“They surround guys of high character with others like that. Jrue Holiday is one of, if not the, best teammates I’ve ever had. Khris Middleton is one of the best guys, then there’s Bobby Portis, Brook Lopez, the list goes on. That makes a difference on the court. The ability to have talent is necessary but coupling it with guys of character, who are about their teammates more than themselves, that’s a winning combination that gets overlooked in the NBA.”
Naturally there’s more than one Antetokounmpo playing alongside Pat Connaughton, with his teammate Thanasis set to take on the USA in the World Cup on Monday. Connaughton wishes Thanasis well in the game and the tournament but only to a point.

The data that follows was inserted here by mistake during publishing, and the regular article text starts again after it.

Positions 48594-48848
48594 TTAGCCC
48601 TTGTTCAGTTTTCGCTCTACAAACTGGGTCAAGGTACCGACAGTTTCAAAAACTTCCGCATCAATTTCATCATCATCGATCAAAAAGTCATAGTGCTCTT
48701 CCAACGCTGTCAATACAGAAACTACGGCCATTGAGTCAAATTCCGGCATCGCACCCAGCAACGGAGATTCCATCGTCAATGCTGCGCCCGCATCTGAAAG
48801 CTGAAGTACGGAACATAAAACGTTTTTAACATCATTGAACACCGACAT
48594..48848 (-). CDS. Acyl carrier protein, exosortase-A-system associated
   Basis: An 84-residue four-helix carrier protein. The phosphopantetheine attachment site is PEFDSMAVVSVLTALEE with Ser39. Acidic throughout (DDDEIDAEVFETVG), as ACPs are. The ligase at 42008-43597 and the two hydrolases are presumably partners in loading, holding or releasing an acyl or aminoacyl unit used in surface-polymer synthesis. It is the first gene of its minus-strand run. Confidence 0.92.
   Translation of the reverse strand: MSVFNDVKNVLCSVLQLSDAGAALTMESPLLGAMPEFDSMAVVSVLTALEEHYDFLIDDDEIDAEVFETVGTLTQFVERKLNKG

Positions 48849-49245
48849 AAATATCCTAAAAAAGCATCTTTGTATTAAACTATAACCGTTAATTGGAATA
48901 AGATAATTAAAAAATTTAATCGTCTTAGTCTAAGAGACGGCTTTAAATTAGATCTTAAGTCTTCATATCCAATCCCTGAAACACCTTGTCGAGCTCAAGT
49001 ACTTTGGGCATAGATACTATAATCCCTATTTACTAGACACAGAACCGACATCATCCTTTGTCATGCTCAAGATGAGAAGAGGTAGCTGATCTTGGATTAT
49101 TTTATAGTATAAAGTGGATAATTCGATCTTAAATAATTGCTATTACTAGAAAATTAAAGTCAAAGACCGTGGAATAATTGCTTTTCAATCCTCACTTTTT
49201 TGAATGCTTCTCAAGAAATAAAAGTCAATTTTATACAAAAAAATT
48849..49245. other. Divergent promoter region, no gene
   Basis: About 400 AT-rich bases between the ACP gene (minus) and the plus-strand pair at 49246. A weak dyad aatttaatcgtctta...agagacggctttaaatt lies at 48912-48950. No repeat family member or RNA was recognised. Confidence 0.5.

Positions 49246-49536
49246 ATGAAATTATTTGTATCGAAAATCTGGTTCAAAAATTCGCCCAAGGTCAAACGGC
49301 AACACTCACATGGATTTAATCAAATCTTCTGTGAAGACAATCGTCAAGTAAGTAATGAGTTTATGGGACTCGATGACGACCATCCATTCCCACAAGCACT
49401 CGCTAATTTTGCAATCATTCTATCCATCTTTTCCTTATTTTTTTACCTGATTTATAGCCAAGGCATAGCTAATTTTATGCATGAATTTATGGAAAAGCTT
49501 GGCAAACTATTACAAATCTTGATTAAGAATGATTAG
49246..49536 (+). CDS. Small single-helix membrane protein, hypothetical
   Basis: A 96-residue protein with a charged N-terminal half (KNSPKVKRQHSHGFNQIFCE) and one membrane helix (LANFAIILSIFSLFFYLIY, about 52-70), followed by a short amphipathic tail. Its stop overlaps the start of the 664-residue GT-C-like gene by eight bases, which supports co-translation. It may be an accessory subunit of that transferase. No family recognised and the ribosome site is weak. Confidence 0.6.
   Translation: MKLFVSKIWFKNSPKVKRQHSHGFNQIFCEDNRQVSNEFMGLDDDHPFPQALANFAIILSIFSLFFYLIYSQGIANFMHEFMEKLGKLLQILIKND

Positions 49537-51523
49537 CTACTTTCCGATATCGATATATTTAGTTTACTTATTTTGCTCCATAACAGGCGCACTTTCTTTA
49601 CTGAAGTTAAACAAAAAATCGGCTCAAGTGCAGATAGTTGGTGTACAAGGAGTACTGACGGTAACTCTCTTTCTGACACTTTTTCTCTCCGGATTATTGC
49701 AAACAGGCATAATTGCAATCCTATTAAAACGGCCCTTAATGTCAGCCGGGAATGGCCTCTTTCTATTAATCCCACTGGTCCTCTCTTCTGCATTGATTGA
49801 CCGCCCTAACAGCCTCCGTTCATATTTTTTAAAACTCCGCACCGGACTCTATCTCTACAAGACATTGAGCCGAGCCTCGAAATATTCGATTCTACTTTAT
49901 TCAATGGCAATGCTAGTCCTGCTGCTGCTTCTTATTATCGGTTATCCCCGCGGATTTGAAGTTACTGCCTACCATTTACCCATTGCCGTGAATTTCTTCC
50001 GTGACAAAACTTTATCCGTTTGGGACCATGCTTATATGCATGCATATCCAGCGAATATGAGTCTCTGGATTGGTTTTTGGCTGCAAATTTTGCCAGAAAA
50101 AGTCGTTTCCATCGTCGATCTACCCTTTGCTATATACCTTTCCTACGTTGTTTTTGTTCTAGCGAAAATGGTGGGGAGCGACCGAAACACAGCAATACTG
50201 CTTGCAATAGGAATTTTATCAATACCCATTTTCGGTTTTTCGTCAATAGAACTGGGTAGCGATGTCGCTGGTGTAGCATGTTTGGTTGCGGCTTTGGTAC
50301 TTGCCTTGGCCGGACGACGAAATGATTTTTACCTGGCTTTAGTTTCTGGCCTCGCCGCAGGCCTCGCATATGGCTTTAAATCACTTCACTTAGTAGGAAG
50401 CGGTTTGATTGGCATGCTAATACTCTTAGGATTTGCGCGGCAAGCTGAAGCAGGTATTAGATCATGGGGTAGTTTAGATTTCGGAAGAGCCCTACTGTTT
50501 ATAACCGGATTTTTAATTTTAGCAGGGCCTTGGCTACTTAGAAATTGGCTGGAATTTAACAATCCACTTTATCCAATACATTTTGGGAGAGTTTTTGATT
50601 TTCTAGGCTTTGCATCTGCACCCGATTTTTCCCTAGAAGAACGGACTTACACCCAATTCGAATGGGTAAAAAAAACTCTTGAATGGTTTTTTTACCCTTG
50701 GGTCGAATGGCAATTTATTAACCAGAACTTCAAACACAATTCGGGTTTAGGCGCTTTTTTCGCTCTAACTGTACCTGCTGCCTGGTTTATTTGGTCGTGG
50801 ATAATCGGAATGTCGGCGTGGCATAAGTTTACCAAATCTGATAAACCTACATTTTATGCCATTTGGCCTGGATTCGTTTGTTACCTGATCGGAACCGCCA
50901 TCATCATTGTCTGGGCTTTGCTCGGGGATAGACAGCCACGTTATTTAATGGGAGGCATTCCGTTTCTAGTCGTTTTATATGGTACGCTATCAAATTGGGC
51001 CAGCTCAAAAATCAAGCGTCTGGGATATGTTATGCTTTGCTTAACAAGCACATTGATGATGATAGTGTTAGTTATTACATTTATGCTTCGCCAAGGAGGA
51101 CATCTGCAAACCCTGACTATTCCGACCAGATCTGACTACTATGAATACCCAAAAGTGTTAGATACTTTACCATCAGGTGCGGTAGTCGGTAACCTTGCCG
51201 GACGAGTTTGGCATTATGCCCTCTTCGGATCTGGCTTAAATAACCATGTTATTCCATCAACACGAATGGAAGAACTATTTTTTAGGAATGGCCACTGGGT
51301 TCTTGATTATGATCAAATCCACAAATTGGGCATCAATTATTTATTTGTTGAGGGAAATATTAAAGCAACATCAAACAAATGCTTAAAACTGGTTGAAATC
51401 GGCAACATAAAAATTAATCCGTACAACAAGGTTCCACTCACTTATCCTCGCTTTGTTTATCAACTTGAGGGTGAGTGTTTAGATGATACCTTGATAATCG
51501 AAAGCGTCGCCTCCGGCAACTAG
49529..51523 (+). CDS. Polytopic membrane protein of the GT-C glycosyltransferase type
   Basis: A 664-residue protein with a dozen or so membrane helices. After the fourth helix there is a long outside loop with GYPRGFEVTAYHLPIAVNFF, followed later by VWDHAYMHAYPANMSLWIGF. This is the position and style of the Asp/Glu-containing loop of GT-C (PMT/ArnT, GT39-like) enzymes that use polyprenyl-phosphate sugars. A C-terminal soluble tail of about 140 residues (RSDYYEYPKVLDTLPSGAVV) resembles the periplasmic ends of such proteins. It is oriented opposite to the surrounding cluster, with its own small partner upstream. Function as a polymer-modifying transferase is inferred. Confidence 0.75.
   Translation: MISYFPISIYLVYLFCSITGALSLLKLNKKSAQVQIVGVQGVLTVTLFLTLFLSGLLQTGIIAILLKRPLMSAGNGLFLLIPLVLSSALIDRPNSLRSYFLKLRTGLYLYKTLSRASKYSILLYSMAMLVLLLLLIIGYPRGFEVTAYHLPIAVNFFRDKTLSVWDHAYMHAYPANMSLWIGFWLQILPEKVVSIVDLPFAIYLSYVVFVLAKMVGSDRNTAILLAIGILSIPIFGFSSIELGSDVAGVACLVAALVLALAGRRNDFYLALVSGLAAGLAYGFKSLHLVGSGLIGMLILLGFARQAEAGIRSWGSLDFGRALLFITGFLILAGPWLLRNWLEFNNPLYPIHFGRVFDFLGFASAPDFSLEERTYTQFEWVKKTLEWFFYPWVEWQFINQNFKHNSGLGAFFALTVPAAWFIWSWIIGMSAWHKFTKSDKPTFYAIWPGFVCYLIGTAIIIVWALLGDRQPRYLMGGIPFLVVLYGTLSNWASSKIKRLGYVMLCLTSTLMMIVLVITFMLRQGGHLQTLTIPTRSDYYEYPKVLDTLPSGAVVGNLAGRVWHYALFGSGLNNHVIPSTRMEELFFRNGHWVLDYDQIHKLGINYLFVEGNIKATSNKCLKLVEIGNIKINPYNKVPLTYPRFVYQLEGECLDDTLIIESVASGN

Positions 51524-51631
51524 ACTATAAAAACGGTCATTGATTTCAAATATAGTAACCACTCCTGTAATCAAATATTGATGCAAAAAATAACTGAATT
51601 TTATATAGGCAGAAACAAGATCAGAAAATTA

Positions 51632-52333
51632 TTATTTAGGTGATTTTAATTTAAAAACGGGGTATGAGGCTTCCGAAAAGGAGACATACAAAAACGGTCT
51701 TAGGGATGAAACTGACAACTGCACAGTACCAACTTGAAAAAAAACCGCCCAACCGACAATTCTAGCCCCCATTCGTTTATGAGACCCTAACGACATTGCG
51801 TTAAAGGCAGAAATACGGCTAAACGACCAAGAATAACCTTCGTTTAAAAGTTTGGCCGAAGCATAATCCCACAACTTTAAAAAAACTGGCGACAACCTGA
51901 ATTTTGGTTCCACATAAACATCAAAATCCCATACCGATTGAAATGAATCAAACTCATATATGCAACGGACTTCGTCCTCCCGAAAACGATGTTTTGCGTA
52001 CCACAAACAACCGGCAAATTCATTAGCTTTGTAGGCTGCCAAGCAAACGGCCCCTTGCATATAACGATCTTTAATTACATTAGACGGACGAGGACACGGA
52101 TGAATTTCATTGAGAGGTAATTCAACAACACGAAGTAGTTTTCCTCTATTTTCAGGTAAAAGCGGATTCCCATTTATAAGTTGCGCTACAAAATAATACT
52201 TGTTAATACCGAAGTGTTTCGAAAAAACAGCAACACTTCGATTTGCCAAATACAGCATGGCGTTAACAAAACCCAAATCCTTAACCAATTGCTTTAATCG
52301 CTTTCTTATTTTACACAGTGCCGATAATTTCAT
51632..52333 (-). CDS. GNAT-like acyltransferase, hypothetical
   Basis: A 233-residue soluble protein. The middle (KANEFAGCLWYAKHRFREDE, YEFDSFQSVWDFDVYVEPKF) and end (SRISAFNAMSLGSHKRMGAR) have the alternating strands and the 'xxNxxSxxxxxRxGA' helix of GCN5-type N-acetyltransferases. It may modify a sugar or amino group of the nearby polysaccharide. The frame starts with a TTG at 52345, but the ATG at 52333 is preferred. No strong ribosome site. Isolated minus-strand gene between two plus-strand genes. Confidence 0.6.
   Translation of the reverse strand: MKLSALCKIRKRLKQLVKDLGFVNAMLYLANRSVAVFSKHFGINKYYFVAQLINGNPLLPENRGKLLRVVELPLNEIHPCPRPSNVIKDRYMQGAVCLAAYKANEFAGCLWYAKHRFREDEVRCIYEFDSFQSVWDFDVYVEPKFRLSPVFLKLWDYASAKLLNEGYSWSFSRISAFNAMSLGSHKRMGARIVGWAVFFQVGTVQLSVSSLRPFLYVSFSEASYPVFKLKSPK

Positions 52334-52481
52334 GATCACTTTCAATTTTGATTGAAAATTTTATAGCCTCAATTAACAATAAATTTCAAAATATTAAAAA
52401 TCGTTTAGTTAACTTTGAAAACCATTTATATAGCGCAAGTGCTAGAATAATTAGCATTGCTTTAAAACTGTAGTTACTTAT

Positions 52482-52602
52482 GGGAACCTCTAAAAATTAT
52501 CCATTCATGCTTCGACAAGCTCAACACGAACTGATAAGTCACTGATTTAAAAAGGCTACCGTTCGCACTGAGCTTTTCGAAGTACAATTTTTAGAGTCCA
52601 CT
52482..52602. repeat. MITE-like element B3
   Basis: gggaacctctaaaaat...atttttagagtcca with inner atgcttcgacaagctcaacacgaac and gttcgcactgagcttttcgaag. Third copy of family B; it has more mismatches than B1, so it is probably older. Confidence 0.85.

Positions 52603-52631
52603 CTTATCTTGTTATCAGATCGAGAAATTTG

“I’ve a lot of buddies playing on the US team and a few on the Greece team, obviously with Thanasis. I love tuning into those competitions. The NBA is more international than ever. As the game of basketball gets more prevalent all over the world, it’s great to be a small part of that growth being over in Ireland to help the growth here,” he said.
“I’ll be rooting for Thanasis to have an incredible game and the United States to bring it home.”
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Connaughton’s Irish heritage has been a hot topic in Ireland for some time. While he was over 16 when he got his passport, meaning he would count only as a naturalised player, Connaughton is quite proud of his links to the country.
Connaughton’s grandparents on his father’s side and great-grandparents on mother’s side are all from Loughrea, Co. Galway.
“I haven’t been back since I was 13, due to sports being pretty prevalent in my summers, but my parents are over all the time and my cousins come over to the States quite a bit. When we played in Paris in 2020, a bunch of them came over,” he said.